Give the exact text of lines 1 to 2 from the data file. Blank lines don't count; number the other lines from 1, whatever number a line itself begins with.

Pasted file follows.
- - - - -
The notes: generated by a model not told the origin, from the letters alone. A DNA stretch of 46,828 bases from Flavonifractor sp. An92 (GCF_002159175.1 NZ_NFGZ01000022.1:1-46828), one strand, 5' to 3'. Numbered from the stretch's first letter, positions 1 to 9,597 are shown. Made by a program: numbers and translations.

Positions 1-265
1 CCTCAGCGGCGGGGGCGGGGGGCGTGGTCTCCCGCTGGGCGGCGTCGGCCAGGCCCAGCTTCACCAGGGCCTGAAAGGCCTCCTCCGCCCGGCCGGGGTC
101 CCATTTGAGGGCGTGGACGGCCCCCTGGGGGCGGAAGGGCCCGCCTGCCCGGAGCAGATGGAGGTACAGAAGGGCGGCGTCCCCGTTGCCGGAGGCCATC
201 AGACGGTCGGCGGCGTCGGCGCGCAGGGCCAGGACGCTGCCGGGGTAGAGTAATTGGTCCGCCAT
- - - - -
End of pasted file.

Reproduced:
The notes: generated by a model not told the origin, from the letters alone. A DNA stretch of 46,828 bases from Flavonifractor sp. An92 (GCF_002159175.1 NZ_NFGZ01000022.1:1-46828), one strand, 5' to 3'. Numbered from the stretch's first letter, positions 1 to 9,597 are shown. Made by a program: numbers and translations.

Positions 1-265